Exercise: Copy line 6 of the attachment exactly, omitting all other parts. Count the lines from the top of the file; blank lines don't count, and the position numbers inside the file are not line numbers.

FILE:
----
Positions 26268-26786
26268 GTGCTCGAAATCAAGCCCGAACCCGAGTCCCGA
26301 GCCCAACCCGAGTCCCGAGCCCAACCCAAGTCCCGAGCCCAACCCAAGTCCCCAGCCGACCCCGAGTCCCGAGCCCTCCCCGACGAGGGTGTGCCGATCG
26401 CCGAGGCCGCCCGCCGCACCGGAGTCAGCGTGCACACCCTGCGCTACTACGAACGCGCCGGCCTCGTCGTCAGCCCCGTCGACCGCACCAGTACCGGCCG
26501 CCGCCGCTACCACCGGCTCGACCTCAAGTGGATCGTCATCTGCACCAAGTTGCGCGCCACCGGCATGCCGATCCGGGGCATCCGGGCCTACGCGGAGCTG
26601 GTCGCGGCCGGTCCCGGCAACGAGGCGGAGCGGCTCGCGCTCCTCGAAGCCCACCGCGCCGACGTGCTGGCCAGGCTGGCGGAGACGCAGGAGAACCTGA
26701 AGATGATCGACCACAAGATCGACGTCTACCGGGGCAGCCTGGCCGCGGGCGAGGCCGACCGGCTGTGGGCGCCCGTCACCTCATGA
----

26601 GTCGCGGCCGGTCCCGGCAACGAGGCGGAGCGGCTCGCGCTCCTCGAAGCCCACCGCGCCGACGTGCTGGCCAGGCTGGCGGAGACGCAGGAGAACCTGA